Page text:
Spain had never even sailed past the quarter-finals. Then tika-taka befuddled foes and thrust them to the Soccer City showpiece. Then Andres Iniesta stuck the adidas Jo'bulani home to make Spain the eighth FIFA World Cup™ winners. FIFA.com recalls the fascinating figures behind La Roja’s conquest.

88 per cent was the pass-completion rate of Sergio Busquets and Carles Puyol – the joint-third-highest of the tournament behind Ricardo Carvalho (89 per cent) and Felipe Melo (90 per cent). Xavi made a competition-best 544 passes.

80 kilometres – the distance of two marathons – is the unparalleled total Xavi covered during the tournament. Bastian Schweinsteiger did 400 metres less in second place. Only another two players – Maxi Pereira and Sami Khedira – cleared 75 kilometres.

75 per cent of Spain’s goals were scored or assisted by David Villa – a record for a World Cup-winning side since 1962. El Guaje is followed by Diego Maradona (71 per cent of Argentina’s in 1986), Romario (64 per cent of Brazil’s in 1994), Paolo Rossi (58 per cent of Italy’s in 1982) and Pele (53 per cent of Brazil’s in 1970).

44 years had passed since a side won the World Cup Final in their second-choice shirts until ‘The Red’ did it in dark-blue. After England beat West Germany in red in 1966, West Germany had lost to Argentina in green in ’86, Argentina had fallen to West Germany in dark-blue four years later, and France had been overcome by Italy in white in 2006.

31 solo runs is the South Africa 2010-high surprisingly made by Spain right-back Sergio Ramos. He was followed by Lukas Podolski (27), Andres Iniesta (26), Lionel Messi, David Villa (both 25) and Arjen Robben (24).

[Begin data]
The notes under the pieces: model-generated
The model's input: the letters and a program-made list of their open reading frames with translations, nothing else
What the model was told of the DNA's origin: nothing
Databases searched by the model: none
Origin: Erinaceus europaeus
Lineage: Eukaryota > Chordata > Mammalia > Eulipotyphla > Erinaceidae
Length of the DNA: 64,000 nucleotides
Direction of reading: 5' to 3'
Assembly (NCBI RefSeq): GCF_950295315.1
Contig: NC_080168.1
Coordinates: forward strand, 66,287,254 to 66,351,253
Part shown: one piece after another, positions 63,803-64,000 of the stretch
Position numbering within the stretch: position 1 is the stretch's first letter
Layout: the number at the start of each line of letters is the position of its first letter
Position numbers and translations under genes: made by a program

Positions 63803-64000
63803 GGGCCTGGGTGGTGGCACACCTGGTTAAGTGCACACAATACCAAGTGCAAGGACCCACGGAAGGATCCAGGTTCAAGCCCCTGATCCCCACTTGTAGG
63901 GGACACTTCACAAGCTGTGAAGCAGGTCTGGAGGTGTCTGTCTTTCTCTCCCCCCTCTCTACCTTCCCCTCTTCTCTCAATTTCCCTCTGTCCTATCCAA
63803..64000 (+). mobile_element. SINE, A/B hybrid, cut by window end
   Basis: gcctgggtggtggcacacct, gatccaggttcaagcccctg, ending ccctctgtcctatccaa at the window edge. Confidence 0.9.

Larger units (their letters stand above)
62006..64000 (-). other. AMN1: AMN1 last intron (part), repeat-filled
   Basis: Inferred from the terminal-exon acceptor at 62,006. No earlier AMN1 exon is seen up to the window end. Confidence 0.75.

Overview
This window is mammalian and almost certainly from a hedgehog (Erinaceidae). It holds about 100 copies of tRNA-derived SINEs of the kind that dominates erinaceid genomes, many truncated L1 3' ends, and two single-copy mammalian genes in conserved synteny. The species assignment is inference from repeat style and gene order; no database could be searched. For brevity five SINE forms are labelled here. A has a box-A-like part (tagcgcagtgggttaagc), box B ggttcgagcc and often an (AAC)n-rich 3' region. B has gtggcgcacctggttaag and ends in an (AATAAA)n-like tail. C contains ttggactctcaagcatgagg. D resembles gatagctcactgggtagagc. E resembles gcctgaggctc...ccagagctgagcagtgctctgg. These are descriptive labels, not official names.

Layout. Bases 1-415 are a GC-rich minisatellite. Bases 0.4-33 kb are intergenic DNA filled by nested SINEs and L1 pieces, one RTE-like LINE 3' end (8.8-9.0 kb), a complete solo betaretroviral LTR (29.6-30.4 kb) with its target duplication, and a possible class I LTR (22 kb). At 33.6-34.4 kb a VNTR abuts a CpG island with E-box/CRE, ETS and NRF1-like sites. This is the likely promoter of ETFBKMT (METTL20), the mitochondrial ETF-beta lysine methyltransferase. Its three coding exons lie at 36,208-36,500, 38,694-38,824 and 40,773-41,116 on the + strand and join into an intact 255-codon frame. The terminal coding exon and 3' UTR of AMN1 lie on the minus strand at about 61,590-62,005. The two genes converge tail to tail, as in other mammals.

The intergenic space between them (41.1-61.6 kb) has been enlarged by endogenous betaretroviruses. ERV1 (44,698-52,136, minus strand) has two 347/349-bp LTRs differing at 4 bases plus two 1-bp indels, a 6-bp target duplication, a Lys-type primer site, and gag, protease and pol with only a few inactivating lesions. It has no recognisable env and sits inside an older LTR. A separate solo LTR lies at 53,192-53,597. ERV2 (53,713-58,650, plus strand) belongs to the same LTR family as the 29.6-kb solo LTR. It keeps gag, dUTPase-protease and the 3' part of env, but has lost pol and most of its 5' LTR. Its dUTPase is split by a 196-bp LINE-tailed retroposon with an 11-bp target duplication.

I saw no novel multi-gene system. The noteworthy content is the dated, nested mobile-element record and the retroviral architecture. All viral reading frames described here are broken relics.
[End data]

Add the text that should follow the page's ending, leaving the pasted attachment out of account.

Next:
30 points from a possible 30 is what Spain got in South Africa 2010 qualifying. Only three other teams have survived a preliminary campaign of at least five matches with a perfect record – Brazil in 1970, West Germany in 1982 and the Netherlands also in 2010.

14 consecutive penalties – a World Cup record – is what Spain had scored in matches until David Villa lost their 100 per cent record by stroking the ball wide against Honduras. Jose Iraragorri, Roberto Lopez Ufarte, Juanito, Andoni Goikoetxea, Emilio Butragueno, Michel, Pep Guardiola, Txiki Begiristain, Fernando Hierro thrice in succession, Villa, Fernando Torres and Villa again had converted all of La Roja’s hitherto spot-kicks. Xabi Alonso then missed Spain’s next penalty against Paraguay.

14 yellow cards is what Howard Webb distributed in the Final – one every 8.6 minutes on average and easily more than the previous record of six, set by Argentina and West Germany in 1986. Spain had earlier become the first team since Hungary in 1986 to survive a World Cup’s group stage without collecting a booking.

11 teams had a superior goals-to-games ratio than Spain (1.1) at South Africa 2010 – Germany (2.3), Argentina (2.0), Brazil (1.8), Portugal (1.8), the Netherlands (1.7), Uruguay (1.6), Korea Republic (1.5), Côte d'Ivoire (1.3), Italy (1.3), Slovakia (1.3) and USA (1.3). Spain, who netted eight times, became the lowest-scoring side to win a World Cup. The previous low was 11, set by England in 1966 and equalled by Brazil in 1994.